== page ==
Tuesday, July 5, 2016

How Prayer Won the American Revolution

From Charisma-

Someone proposed that they begin their deliberations with prayer. Two delegates, however, opposed the motion on the grounds that they were such a diverse religious group, including Anglicans, Puritans, Presbyterians and Quakers, that it would be impossible for them to pray together.

Samuel Adams, a Puritan from Boston who had been impacted by the Great Awakening, arose and said that he was not a bigoted man and that he could join in prayer with any person of piety and virtue who loved his country. He went on to say that, although he was a stranger to Philadelphia, he had heard of an Anglican minister, a Rev. Jacob Dusche (pictured), who was such a man, and he proposed that they invite him to come and lead them in prayer. Adams' proposal was approved and Dusche was asked to preside over a time of Bible reading and prayer.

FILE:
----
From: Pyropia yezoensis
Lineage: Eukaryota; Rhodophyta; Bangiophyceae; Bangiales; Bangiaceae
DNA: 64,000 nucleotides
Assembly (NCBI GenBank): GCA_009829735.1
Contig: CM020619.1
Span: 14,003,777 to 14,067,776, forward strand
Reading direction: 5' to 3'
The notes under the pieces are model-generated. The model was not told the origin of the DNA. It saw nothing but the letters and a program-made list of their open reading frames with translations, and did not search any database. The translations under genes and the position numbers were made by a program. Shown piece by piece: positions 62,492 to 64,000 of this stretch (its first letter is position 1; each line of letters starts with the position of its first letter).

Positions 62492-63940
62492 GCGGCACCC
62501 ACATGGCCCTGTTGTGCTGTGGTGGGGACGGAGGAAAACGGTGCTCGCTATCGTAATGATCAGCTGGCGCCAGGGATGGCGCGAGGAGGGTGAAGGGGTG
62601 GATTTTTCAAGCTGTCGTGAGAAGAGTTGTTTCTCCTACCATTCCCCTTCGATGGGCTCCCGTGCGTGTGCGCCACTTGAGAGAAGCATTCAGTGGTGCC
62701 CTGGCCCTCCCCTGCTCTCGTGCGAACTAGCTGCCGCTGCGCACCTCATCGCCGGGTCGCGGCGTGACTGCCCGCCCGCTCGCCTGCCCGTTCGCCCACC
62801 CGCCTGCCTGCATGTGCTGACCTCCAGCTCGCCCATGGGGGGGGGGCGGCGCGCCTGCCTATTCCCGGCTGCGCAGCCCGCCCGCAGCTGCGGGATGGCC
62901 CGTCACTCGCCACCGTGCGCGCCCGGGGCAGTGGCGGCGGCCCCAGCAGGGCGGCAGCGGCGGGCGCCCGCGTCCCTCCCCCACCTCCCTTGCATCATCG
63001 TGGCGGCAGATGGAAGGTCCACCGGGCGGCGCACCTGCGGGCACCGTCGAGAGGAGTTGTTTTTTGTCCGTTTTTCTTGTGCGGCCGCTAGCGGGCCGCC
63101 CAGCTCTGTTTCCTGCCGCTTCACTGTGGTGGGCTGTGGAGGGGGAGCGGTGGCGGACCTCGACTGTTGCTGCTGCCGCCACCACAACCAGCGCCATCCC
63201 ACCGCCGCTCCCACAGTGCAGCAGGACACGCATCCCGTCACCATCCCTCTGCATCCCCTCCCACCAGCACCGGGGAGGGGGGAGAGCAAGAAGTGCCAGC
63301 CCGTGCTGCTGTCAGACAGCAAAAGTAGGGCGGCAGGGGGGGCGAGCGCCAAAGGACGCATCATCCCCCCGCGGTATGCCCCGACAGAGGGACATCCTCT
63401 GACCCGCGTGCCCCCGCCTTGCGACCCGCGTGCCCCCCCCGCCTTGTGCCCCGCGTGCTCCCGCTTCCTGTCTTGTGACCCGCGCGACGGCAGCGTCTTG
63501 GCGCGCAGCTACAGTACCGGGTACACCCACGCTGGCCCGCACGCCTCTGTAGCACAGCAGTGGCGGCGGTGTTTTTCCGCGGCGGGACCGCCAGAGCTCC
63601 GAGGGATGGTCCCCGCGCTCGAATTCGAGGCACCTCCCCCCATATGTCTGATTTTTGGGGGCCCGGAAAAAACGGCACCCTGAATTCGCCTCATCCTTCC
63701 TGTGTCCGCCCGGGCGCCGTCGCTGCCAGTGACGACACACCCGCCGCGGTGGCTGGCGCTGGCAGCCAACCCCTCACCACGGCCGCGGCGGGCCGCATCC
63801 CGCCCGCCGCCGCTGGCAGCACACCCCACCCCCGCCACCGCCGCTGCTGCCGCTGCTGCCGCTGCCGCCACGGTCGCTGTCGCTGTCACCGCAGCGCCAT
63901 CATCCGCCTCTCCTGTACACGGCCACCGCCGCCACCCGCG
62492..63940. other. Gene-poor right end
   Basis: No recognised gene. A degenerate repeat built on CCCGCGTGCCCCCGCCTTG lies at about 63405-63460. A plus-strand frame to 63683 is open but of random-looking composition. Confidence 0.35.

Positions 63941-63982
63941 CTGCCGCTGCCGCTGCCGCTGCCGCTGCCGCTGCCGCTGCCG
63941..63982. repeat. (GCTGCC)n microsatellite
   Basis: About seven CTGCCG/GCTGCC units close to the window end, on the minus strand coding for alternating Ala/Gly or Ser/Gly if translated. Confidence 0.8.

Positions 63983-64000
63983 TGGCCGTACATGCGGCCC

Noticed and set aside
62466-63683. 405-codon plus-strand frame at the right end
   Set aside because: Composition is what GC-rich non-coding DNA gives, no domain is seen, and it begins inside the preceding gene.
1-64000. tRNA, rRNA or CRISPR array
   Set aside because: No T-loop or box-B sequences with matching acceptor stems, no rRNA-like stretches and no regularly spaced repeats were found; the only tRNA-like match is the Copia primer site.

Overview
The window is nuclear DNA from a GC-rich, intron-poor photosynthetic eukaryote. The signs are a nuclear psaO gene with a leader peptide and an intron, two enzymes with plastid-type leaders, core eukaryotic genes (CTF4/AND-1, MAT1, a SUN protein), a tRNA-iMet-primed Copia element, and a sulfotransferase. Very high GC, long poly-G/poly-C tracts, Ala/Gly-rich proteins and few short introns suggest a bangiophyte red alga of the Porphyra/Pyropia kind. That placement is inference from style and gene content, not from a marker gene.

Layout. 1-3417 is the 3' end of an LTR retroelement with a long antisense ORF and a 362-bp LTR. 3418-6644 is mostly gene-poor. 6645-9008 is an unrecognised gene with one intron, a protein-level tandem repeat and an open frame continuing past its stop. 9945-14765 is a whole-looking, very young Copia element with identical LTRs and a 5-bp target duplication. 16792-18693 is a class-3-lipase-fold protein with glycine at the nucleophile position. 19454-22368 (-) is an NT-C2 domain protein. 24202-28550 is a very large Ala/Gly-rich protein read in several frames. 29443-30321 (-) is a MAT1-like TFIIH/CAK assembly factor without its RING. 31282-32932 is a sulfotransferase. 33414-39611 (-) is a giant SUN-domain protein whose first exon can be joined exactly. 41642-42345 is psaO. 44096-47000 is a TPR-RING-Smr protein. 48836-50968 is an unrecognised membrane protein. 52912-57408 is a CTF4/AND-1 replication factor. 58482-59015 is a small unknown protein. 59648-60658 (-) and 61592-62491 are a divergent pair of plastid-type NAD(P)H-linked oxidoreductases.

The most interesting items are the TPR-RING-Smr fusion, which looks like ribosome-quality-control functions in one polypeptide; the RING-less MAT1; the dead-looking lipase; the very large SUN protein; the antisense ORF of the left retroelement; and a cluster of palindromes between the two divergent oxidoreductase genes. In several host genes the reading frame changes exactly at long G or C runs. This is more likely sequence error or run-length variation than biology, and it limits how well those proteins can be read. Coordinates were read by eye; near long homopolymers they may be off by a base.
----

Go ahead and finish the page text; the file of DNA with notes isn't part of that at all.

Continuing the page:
As the elderly, grey-haired Dusche stood before the Congress, he began by reading the entire 35th Psalm, which powerfully impacted everyone present. It is a prayer of David for deliverance and begins with the words, "Plead my cause, O Lord, with my adversaries; fight those who fight me." The Psalm ends with praise for God's deliverance.

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